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Ganbonzan Jisso-ji Temple

Major Temples

Nichiren Shonin contemplated about "Rissho Ankoku-Ron" and studied all the scriptures of Buddhism in order to pursue the real teaching in the Kyozo (library of Buddhism scriptures) at Jisso-ji. This temple is located in a serene environment where one could see Mt. Fuji, and it seems to be natural that Shonin chose here to ponder.

click small photo to enlarge

Click small photo to enlarge.

click small photo to enlarge

During the initial period of his missionary (circa 1257-60,) great disasters such as earthquakes, floods, famines and epidemic diseases along with many wars continued happening.

These concerned Nichiren Shonin gravely and made him enter Jisso-ji to figure out the reasons of disasters and their solutions. Jisso-ji then maintained one out of two whole sets of Issai-kyo(all the scriptures of Buddhism) brought by Enchin from the Tong Dynasty.

click small photo to enlargeNichiren Shonin spent full two years to study, contemplate, and authored "Rissho Ankoku -ron" and submitted to the ruler, Hojo Tokiyori in July of 1260.
Its main theme disclosed that the ruler should follow the right teaching of the Lotus Sutra instead of zen and nenbutsu to govern the country and assist people to live peacefully. Otherwise the country would have to face its own self destruction and invasion from oversea. (The first Kokkan)

The beginning (Engi) : Jisso-ji was erected in 1145 as a Tendai-shu temple by Toba Hohoh (Retired Emperor.) The entire Issai-kyo brought by Enchin have been securely retained. Jisso-ji once were formed by 49 temples and were quite established. After Nichiren Shonin arrived there, Chikai became his disciple, changed his name to Nichigen and assumed the second head priest position. In 1568, Jisso-ji was burned down by Takeda Shingen, however the scripts survived unscathed. The temple was re-established by the ninth priest, Nichiko during the Keicho era(1596-1615.) Since then Jisso-ji had been damaged by the natural disasters such as typhoon. It has been saved by many supporting families: Shijo, Misawa, Nanjo, Nishiyama, Matsuno, Uchifusa, Hakiri and others.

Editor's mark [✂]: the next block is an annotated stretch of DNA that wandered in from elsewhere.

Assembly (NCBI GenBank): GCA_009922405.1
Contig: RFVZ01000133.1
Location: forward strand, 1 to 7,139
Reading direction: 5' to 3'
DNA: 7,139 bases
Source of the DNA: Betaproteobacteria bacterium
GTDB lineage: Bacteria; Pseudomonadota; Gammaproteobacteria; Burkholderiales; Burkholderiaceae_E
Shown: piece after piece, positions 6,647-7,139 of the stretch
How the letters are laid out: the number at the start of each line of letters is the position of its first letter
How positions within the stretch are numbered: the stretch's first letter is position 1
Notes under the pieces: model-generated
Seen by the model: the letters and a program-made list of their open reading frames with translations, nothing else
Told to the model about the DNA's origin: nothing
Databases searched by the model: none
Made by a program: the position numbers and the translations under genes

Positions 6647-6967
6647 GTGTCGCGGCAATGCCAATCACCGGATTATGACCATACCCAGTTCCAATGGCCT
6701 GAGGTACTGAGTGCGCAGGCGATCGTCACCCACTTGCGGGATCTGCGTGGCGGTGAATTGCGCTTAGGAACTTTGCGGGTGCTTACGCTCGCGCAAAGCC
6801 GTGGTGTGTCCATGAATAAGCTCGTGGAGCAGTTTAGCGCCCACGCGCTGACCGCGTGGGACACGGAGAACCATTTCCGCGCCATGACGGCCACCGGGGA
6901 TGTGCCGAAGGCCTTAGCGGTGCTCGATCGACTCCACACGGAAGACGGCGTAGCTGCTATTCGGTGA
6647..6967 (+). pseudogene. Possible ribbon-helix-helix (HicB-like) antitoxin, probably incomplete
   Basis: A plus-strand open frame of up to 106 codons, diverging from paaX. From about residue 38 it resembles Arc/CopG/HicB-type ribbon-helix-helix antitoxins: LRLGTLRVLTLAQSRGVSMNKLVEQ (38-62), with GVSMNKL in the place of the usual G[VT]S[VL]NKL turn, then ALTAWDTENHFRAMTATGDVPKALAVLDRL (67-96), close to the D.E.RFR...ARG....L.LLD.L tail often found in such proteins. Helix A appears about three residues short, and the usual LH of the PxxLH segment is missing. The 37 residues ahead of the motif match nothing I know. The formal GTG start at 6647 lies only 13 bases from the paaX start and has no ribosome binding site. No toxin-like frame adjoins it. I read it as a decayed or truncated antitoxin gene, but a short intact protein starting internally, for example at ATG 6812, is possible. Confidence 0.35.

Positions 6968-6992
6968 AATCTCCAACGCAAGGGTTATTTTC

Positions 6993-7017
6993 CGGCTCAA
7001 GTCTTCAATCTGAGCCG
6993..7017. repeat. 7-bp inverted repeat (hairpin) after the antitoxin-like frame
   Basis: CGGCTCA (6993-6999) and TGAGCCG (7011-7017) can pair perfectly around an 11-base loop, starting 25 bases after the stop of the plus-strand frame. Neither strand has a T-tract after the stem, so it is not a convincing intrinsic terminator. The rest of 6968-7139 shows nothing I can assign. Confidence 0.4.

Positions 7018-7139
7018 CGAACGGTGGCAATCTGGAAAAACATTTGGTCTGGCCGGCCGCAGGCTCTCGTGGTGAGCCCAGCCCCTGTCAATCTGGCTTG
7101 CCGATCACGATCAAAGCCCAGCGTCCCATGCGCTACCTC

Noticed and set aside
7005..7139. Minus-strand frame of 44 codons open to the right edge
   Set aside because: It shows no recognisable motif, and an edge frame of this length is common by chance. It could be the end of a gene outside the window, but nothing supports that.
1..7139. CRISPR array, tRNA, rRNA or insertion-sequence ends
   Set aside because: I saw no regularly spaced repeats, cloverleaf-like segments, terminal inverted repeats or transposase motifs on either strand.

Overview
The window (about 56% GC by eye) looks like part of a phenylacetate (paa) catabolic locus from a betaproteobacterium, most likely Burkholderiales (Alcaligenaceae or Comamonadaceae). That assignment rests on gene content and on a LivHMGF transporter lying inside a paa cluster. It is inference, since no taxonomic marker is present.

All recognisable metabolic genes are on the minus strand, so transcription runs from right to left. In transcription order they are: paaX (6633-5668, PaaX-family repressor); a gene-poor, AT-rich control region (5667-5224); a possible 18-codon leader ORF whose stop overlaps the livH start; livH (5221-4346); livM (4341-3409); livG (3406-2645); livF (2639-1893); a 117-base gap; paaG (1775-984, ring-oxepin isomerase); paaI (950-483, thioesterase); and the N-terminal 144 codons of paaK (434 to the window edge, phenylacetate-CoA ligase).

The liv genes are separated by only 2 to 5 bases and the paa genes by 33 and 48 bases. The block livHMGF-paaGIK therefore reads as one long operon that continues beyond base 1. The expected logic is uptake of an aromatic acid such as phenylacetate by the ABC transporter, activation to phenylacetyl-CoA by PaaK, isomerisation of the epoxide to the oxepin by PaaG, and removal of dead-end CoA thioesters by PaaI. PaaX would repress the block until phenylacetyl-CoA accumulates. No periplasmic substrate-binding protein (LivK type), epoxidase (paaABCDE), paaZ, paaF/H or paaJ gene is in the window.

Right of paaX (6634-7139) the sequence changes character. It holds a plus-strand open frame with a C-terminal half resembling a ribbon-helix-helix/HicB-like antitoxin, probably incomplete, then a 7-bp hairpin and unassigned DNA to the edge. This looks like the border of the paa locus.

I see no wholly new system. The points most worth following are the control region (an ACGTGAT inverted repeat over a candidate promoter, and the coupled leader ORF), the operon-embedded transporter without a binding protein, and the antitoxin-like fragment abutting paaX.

The current condition : Issai Kyodo is located above Soshi-do (Hall of founder). The statue of Nichiren Shonin holding the first draft of "Rissho Ankoku Ron" is enshrined inside of Soshi-do. In addition to these buildings, Jisso-ji consists of Hondo (Hall of Sakyamuni Buddha), Shichimen-do (Hall of Shichimen), Sanmon (gate), Shoro-do (bell), Kuri (living quarter) and other buildings.


Minobu-San Kuonji Temple | Kominato-Zan Tanjoji Temple | Senko-Zan Seichoji Temple
Ganbon-Zan Jissoji Temple  | Shochu-Zan Hokekyoji Temple | Kaiko-Zan Butsugenji Temple 
Komatsubara-Zan Kyoninji Temple | Jakko-Zan Ryukoji Temple


The Nichiren Buddhist International Center, 29490 Mission Blvd. Hayward, California 94544, U.S.A.
Telephone: 510-690-1222 , Fax: 510-690-1221

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